The Simple Life in Northern Sweden

The Simple Life in Northern Sweden

I’ve always been enamored with Scandinavia and feel some connection to the region as a resident in the Pacific Northwest. While it’s not as cold here, the landscape and people have things in common. In fact, the Pacific Northwest was a popular destination for Scandinavians in the early 1900s, many of whom worked in the logging industry. I recently read the book Deep River by Karl Marlantes, which is about loggers who migrated from Finland and settled by the Columbia River.

My friend Jeff Henshaw shared the video below, which takes a look at a young couple’s off-the-grid cabin in northern Sweden. The host, Kalle, is engaging and funny and the photography is beautiful. In terms of simplicity, it’s more than I want. But I do find it inspirational to see people making this choice.

Kalle is also on Instagram

In 2006, Sachi and I visited Finland, Sweden, and Norway. Most of our time was spent in the Lofoten Islands, which are inside the arctic circle. It was the most breathtaking scenery I’ve ever seen.

Lofoten isalnds landscape in Norway
Lofoten isalnds landscape in Norway

Here are our best photos from Scandinavia and a video on YouTube.

A Cabin the PNW Woods

A Cabin the PNW Woods

It’s a familiar story. Two friends decide to build a cabin in the woods where they can get away from desk jobs and spend time away from the city. These stories often cover the same territory: the dream runs headlong into reality. The story below is no different, but has a happier ending.

In Outside magazine, Bryan Schatz and Patrick Hutchison tell their story of building a cabin from scratch on the slopes of the Cascade Mountains outside of Seattle. It’s called “We Quit Our Jobs to Build a Cabin—Everything Went Wrong (and it was Awesome)”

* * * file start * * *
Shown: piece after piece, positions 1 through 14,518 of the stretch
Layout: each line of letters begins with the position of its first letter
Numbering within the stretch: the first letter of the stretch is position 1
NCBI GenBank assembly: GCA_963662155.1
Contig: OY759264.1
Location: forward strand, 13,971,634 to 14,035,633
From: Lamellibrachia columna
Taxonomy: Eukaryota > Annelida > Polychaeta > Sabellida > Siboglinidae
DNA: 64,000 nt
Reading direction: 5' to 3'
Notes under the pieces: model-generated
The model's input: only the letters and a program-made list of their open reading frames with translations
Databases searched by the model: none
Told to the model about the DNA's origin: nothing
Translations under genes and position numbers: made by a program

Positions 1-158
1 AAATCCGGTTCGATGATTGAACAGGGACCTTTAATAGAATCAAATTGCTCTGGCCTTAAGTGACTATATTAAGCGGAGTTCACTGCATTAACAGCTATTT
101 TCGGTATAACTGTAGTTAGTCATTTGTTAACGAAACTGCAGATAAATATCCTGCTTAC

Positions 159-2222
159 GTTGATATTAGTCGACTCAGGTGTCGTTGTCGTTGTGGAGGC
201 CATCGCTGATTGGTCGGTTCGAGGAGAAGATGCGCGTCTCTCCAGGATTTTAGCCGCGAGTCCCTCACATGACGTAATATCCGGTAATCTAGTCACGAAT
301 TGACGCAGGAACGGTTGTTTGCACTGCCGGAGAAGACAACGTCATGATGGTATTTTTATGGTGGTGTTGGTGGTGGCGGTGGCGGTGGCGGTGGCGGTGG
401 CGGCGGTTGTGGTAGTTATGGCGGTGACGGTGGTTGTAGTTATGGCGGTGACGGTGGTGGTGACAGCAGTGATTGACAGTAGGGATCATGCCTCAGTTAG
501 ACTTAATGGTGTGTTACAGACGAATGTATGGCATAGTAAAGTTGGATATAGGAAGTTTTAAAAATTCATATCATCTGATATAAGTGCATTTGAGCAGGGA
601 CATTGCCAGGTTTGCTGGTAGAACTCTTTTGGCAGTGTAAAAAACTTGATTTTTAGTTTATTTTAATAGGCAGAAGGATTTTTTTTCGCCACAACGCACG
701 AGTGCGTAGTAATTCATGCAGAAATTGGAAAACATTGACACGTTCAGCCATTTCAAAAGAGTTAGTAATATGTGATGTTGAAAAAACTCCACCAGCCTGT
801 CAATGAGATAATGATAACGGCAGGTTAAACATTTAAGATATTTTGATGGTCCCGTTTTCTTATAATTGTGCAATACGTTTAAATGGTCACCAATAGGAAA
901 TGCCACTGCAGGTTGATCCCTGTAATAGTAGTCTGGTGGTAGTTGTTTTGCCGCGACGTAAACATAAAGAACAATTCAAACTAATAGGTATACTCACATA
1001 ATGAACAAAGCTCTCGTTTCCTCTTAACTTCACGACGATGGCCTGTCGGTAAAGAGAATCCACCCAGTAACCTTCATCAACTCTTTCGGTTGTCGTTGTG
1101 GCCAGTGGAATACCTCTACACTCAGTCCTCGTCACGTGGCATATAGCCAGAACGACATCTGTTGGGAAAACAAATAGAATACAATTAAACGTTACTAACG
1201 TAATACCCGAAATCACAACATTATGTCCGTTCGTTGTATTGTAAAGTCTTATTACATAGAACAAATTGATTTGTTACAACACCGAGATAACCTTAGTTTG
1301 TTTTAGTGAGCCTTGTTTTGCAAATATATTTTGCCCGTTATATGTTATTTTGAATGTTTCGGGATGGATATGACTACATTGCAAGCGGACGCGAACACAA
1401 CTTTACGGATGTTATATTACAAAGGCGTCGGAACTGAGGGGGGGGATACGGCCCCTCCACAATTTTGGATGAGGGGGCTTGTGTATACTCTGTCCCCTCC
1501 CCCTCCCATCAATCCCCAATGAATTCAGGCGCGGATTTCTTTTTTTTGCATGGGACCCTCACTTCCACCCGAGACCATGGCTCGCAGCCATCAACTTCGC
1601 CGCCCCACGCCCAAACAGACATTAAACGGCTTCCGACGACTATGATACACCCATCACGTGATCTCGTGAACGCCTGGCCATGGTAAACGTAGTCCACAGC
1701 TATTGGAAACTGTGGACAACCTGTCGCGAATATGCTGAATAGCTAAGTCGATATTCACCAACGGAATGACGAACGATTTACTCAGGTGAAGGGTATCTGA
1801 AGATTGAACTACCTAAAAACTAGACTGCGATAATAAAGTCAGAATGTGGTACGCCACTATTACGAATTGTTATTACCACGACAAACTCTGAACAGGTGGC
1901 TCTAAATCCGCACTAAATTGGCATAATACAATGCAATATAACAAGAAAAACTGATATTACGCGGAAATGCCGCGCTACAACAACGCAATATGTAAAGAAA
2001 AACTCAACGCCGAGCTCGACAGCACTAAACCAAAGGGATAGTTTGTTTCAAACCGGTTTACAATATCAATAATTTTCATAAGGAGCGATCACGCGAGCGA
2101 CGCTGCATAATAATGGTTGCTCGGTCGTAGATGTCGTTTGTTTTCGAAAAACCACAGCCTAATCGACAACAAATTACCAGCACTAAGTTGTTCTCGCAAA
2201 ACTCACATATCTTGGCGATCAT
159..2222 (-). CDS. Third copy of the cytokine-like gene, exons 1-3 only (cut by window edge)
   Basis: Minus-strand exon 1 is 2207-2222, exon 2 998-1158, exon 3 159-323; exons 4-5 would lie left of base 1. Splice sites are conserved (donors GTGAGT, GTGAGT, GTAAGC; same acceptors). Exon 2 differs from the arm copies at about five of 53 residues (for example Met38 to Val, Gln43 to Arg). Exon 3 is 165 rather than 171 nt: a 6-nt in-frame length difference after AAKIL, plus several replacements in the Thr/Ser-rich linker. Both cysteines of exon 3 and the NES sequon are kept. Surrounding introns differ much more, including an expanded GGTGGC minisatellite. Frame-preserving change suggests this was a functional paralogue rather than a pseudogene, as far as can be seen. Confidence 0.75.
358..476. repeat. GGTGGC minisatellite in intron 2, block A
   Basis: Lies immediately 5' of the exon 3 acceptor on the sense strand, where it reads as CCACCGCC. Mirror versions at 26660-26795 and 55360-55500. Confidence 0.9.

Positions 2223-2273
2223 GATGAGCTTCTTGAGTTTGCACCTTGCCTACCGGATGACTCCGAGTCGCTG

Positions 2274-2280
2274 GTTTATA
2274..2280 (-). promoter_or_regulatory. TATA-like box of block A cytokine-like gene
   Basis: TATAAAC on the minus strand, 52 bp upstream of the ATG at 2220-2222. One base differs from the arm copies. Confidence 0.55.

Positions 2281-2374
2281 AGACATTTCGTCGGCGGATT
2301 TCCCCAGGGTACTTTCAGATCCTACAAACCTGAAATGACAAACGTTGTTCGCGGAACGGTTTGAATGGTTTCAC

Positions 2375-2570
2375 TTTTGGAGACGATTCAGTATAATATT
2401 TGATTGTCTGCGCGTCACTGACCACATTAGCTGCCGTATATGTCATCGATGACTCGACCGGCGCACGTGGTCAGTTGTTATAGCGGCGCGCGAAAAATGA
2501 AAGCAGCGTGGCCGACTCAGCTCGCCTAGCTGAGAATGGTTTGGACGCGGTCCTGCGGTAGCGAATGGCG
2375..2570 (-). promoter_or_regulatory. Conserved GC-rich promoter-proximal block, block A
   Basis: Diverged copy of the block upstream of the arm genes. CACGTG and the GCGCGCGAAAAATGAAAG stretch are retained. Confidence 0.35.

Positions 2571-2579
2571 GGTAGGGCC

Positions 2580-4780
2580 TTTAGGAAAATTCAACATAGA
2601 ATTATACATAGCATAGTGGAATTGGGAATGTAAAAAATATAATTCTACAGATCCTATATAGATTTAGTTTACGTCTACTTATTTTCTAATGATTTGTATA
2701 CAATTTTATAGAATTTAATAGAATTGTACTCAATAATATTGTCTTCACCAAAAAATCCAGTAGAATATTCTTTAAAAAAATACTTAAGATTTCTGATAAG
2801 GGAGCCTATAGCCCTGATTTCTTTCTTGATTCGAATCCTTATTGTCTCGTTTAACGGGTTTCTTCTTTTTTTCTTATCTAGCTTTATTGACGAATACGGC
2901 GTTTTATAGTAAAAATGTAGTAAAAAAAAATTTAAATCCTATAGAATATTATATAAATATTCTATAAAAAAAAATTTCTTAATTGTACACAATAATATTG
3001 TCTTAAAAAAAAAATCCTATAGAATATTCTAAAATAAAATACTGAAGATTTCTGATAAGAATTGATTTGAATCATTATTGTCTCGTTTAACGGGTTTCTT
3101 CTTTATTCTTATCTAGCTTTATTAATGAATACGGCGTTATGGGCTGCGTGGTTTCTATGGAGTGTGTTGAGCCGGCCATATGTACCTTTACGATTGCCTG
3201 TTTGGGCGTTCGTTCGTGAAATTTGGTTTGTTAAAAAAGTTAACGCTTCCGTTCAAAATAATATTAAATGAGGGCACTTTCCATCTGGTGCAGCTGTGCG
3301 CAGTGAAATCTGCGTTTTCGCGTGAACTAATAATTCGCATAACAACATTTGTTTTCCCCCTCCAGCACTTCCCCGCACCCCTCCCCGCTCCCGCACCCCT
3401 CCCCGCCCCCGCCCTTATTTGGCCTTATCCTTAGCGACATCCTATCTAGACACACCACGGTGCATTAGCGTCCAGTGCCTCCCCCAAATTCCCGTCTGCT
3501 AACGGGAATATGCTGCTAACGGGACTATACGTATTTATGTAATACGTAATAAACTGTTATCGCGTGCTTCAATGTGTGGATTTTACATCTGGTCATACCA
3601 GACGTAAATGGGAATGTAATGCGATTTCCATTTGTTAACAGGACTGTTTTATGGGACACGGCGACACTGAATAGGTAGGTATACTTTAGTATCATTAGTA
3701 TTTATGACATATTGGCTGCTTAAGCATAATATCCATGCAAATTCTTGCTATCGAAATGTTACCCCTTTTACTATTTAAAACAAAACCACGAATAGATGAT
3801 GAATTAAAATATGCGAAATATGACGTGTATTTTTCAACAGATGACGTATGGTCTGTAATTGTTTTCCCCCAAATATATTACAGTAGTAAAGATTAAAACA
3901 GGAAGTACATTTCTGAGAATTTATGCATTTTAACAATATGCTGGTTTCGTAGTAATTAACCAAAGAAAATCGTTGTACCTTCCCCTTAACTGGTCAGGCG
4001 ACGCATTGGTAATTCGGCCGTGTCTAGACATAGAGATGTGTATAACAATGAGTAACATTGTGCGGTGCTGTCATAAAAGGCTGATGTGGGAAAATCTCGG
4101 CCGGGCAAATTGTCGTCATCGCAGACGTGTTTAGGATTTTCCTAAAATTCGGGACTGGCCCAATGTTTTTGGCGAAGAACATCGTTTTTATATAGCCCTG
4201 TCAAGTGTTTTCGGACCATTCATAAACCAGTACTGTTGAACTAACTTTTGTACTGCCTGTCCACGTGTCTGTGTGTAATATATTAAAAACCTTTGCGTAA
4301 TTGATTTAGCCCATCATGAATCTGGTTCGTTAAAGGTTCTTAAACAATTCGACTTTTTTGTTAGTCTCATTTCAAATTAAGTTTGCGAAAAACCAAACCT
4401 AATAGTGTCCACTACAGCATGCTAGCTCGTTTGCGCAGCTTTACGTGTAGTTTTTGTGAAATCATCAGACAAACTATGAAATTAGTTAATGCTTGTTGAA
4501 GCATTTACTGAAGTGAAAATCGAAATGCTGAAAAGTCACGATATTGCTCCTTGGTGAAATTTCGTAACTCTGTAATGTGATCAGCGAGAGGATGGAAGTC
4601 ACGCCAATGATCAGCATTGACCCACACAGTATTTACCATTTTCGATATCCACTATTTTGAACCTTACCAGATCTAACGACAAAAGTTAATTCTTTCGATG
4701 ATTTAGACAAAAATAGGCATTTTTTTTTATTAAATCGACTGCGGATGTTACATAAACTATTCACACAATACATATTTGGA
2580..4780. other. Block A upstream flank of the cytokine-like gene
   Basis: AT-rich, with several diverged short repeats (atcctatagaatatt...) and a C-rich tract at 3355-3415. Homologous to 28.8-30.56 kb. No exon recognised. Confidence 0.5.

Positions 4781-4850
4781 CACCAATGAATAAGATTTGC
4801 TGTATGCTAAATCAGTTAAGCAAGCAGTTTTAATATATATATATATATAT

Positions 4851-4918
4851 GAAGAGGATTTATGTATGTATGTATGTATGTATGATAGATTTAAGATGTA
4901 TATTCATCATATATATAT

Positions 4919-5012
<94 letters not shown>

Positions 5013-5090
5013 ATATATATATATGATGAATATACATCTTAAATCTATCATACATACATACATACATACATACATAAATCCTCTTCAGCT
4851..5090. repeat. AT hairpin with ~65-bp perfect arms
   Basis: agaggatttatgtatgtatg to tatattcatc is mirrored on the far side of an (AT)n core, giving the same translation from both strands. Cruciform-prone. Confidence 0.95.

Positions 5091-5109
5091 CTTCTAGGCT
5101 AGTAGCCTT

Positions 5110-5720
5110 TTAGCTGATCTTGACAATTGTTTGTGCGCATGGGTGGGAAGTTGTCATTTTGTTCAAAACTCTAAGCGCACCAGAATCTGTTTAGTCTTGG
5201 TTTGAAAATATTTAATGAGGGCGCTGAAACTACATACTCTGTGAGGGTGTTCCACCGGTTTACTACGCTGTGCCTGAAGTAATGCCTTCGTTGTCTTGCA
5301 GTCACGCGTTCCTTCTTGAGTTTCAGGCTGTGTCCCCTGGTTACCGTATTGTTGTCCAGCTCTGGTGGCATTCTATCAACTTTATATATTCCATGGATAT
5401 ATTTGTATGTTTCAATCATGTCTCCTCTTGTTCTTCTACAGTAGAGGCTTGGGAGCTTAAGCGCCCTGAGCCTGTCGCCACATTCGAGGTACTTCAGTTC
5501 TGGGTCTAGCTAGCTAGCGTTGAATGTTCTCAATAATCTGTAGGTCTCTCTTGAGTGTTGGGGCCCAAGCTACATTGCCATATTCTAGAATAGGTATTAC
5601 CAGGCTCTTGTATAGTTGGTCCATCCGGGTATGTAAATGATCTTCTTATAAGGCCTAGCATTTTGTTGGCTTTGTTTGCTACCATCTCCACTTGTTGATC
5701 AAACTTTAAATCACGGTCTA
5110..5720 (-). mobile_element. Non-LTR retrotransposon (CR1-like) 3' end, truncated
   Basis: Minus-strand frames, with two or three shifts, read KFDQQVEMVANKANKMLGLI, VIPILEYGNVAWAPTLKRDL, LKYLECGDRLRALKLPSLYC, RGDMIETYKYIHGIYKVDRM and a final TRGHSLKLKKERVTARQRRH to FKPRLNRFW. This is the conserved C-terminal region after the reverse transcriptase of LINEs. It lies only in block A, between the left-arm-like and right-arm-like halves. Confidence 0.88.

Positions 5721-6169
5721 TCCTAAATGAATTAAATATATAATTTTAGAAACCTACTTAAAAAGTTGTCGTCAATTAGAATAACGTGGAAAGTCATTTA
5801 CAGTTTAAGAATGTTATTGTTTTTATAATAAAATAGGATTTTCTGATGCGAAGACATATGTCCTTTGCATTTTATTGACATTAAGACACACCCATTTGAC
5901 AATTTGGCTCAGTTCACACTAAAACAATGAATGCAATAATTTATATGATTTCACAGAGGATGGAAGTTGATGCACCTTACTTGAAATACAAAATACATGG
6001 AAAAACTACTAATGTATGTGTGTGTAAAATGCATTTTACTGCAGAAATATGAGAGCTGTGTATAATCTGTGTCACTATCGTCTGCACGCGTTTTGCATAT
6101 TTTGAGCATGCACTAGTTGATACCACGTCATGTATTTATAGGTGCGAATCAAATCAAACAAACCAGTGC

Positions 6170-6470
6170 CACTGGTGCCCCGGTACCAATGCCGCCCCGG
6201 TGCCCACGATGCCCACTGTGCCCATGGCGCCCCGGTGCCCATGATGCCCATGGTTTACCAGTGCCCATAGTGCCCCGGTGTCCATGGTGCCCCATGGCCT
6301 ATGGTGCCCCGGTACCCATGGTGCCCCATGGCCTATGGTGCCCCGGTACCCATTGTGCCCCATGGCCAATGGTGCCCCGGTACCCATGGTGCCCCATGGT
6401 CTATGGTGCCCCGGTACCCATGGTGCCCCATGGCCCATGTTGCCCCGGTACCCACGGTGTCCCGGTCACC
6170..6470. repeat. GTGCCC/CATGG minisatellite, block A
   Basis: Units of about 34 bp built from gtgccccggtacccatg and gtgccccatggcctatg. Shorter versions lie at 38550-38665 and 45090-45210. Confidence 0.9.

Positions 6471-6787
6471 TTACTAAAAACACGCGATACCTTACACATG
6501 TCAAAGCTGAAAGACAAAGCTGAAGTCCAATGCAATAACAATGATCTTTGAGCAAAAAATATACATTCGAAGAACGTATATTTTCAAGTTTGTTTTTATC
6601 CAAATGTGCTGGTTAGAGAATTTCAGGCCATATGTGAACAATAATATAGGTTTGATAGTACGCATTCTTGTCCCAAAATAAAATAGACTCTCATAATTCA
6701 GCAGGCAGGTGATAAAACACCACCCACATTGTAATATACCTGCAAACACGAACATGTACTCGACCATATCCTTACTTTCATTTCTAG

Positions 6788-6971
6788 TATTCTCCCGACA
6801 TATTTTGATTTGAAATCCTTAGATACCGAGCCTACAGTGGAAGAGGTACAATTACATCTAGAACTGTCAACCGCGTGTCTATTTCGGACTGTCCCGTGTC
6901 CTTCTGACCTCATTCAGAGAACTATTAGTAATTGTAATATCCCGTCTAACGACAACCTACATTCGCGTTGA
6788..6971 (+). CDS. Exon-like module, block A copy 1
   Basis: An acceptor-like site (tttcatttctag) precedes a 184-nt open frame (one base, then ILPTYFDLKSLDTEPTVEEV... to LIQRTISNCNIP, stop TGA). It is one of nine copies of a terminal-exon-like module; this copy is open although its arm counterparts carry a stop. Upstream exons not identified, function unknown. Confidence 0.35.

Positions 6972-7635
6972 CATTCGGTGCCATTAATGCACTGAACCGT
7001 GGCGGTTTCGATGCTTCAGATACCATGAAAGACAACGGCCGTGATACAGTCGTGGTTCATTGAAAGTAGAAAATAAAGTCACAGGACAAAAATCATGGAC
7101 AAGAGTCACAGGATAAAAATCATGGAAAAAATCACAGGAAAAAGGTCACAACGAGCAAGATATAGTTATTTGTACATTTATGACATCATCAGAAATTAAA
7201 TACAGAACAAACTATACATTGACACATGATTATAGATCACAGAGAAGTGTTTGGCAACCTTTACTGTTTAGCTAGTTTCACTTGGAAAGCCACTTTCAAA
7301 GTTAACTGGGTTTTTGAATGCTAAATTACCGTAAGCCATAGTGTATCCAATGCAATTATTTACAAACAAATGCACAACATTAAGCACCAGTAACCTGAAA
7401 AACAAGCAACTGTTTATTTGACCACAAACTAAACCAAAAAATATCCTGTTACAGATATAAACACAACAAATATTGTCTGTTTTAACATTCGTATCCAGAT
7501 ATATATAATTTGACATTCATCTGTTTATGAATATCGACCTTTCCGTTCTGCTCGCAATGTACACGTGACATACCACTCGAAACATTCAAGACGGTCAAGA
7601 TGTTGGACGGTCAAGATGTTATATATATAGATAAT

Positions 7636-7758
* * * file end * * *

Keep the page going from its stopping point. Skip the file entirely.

Photo by Bryan Schatz

What I love about this article is that it’s about inexperience and things going off the rails. It’s about effort, strife, and pain. But what really stands out is how much they enjoyed the experience. To me, the magic in projects like this is the feeling, when the day is done, that you have put in the work and learned something new. As they write:

That night, exhausted but content, we jumped in the river and had a fire on its banks. We got good and drunk and temporarily forgot about the fact that we still had to cut and attach the rafters, build out the roof, install the door, finish the siding and windows, construct the kitchen and bathroom, put in the wood-burning stove, finish the loft, insulate and clad the walls, wire and plumb everything, never mind the finish tasks of trim, tile, light fixtures, and on and on.

That’s the magic.

We’re putting real work into on our house project, but most of it is being left to the professionals. We still return home sore and exhausted…and it’s awesome.

The article also contains a a delightful description of backwoods PNW personality:

One time, we were both on the roof when a guy known as Hermit Gary showed up. We’d only heard tales of him, and then one bright day, he emerged from a sea of ferns like a landlocked Poseidon. He wore sweatpants, no shirt, and earmuffs; he held a chainsaw running in his hands. Without saying a word to us, he started sawing a tree at the bottom of our property, which wouldn’t have been such a big deal except that it had grown to hold up a much larger, precariously situated tree that could have obliterated the cabin in one violent collapse. It took a full minute of our screaming before he finally heard us, looked up at the trees, said, “Oh…ha!” and went about his day somewhere else. Sometimes our cabin felt like a house of cards.

Thanks to Newley’s Notes for the pointer to this article.